Progressive/Nerd/Parent Review: Captain America: Civil War

The epic conclusion to the Steve Rogers / Bucky Barnes bromance trilogy is here and it is glorious.

CivilWar1
The real story: Steve helping his best friend Bucky.
Captain America: Civil War

Spoiler Alert: There are no spoilers in this review until the Dad edits section at the end, which contains some non-trivial spoilers, but you only need to read that if your question is “should I take my kid to see this movie?” Also, I will provide another warning before it happens, I promise.

Bechdel-Wallace Score: 1.5/3 – Well, shit. There are at least three significant, named women in the movie – arguably four. I honestly can’t remember if they ever talk to each other except for a few times using a comm link, and even then it is always about a man. So I am scoring Civil War at 1.5 points because earpiece talk about bad guys doesn’t quite count as talking to each other. When I see the movie again (inevitable), I will pay extra close attention and revise the score if warranted. Of course I shouldn’t have to work this hard to remember if they would just represent women more in the first place.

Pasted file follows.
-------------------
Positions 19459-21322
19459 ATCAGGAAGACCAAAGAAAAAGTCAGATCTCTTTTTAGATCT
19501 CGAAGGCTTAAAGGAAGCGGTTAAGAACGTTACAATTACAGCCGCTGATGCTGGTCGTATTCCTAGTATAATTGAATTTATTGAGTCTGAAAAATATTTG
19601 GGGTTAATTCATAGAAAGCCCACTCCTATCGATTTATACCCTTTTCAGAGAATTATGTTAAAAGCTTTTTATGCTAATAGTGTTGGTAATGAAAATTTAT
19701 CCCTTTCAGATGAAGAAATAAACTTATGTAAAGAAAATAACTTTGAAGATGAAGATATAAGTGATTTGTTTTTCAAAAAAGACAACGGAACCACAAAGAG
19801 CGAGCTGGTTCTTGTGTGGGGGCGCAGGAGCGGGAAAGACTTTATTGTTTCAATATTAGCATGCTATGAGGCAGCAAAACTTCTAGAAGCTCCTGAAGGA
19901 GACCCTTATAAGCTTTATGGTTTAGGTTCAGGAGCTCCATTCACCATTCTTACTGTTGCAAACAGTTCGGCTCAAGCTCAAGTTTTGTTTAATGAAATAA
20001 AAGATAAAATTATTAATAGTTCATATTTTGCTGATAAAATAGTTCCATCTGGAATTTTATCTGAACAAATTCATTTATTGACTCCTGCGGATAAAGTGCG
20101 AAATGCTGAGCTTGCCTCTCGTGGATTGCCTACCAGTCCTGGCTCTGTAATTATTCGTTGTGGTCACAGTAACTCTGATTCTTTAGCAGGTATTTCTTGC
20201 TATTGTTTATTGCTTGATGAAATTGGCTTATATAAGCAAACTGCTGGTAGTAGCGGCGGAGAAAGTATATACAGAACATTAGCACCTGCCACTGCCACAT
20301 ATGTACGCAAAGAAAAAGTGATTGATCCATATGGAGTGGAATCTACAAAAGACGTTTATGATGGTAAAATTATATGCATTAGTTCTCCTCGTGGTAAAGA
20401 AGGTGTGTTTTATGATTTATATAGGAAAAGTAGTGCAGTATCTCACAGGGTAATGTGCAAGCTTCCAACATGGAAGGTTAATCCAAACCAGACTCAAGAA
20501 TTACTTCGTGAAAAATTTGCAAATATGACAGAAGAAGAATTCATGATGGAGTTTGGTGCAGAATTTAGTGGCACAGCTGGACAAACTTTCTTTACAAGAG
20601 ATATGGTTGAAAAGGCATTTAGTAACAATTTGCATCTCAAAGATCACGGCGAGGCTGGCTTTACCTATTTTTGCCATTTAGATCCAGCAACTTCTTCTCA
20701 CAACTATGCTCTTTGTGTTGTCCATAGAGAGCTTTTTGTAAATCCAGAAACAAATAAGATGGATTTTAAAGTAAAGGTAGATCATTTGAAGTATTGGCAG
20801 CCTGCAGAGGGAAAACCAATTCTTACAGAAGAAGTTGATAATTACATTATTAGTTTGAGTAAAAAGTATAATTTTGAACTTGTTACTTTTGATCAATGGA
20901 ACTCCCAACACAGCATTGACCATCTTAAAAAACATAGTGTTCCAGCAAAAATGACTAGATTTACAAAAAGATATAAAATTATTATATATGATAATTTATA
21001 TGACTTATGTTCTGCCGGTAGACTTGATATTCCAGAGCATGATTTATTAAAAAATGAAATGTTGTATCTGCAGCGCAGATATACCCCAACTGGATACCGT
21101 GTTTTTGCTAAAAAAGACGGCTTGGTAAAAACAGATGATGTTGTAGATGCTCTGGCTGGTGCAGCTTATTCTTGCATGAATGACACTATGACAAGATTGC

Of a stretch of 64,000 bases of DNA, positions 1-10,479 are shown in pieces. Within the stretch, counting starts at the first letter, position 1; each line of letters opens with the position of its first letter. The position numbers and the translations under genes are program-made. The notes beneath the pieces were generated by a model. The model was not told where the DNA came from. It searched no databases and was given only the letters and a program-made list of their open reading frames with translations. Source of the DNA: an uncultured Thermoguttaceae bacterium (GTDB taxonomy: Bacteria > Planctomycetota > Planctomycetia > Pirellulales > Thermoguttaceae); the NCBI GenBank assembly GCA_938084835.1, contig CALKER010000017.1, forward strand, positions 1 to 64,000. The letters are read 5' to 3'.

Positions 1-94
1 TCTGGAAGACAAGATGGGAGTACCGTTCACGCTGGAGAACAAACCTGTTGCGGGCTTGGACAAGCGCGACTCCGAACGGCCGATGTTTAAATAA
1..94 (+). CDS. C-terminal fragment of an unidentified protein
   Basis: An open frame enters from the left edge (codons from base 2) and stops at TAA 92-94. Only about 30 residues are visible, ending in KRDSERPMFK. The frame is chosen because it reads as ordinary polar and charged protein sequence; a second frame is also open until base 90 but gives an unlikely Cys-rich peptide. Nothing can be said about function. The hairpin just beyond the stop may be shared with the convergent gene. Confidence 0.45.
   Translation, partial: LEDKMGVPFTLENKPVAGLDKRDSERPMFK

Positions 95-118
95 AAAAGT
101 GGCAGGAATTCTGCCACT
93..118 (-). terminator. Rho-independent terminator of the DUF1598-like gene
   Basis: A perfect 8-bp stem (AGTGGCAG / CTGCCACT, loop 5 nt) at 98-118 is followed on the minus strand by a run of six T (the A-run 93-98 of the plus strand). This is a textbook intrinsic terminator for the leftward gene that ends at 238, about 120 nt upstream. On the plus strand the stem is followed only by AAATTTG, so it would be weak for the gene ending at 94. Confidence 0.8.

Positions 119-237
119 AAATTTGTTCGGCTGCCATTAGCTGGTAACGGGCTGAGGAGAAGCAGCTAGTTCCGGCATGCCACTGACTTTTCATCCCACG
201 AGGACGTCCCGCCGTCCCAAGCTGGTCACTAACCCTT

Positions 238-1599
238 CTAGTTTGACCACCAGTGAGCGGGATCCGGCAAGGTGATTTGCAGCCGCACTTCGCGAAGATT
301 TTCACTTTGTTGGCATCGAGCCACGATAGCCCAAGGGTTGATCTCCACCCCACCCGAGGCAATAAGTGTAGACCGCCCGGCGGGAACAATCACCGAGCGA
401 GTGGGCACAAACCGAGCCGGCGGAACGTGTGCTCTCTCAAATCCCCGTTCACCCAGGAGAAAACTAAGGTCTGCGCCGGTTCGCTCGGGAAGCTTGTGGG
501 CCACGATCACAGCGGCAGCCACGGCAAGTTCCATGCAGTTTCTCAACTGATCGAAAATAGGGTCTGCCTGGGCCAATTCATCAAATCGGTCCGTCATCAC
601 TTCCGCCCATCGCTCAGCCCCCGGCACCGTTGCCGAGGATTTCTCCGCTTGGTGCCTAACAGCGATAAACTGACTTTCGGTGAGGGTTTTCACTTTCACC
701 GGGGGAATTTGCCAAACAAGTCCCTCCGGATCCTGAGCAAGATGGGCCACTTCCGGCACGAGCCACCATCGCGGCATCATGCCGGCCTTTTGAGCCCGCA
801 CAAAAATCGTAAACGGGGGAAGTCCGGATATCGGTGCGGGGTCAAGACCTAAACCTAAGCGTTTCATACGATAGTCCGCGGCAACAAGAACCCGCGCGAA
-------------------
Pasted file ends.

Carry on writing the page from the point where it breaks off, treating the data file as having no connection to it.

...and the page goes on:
Shukla Score: 2.5/3 – There are multiple named persons of color in the film almost all of whom are black men. If you were as excited as me when you learned Alfre Woodard had been cast to play a role in Civil War, you will be delighted with the content of her moment on screen (she is so good) and not at all pleased that she only has the one moment. All the rest of the Shukla score comes from black men in the movie, who have at least two moments when they are speaking to each other about topics other than race, but no actual scenes to themselves (hence 2.5 instead of 3).

Russo Score: 0/3 – There is no LGBTQ representation in the movie. Goddamnit, Marvel! Do better! Oh how you sully what would otherwise be my unbridled joy and unfettered appreciation for your work by failing to in anyway represent some of the most normal and most special real world people when you make your fantastical movies about normal, special people. Do better!